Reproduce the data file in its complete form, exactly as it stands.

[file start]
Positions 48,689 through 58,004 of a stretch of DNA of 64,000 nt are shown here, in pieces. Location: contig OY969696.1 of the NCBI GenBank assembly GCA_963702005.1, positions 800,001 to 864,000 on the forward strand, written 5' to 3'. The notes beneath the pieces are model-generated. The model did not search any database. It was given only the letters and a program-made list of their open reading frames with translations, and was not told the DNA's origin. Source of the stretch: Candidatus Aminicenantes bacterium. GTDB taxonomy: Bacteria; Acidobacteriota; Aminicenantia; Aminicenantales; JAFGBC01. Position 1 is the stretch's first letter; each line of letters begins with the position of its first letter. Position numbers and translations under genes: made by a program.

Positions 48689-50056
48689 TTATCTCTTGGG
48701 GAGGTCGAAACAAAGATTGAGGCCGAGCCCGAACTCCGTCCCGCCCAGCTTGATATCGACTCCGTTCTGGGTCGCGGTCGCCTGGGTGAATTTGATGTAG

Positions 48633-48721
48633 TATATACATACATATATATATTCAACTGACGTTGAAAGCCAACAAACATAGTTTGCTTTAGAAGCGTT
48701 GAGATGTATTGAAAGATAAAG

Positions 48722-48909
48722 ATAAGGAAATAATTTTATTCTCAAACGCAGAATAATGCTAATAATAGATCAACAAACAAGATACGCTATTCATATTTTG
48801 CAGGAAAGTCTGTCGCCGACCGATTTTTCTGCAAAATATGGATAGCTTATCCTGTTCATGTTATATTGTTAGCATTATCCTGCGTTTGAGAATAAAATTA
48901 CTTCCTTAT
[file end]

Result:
Positions 48,689 through 58,004 of a stretch of DNA of 64,000 nt are shown here, in pieces. Location: contig OY969696.1 of the NCBI GenBank assembly GCA_963702005.1, positions 800,001 to 864,000 on the forward strand, written 5' to 3'. The notes beneath the pieces are model-generated. The model did not search any database. It was given only the letters and a program-made list of their open reading frames with translations, and was not told the DNA's origin. Source of the stretch: Candidatus Aminicenantes bacterium. GTDB taxonomy: Bacteria; Acidobacteriota; Aminicenantia; Aminicenantales; JAFGBC01. Position 1 is the stretch's first letter; each line of letters begins with the position of its first letter. Position numbers and translations under genes: made by a program.

Positions 48689-50056
48689 TTATCTCTTGGG
48701 GAGGTCGAAACAAAGATTGAGGCCGAGCCCGAACTCCGTCCCGCCCAGCTTGATATCGACTCCGTTCTGGGTCGCGGTCGCCTGGGTGAATTTGATGTAG

Positions 48633-48721
48633 TATATACATACATATATATATTCAACTGACGTTGAAAGCCAACAAACATAGTTTGCTTTAGAAGCGTT
48701 GAGATGTATTGAAAGATAAAG

Positions 48722-48909
48722 ATAAGGAAATAATTTTATTCTCAAACGCAGAATAATGCTAATAATAGATCAACAAACAAGATACGCTATTCATATTTTG
48801 CAGGAAAGTCTGTCGCCGACCGATTTTTCTGCAAAATATGGATAGCTTATCCTGTTCATGTTATATTGTTAGCATTATCCTGCGTTTGAGAATAAAATTA
48901 CTTCCTTAT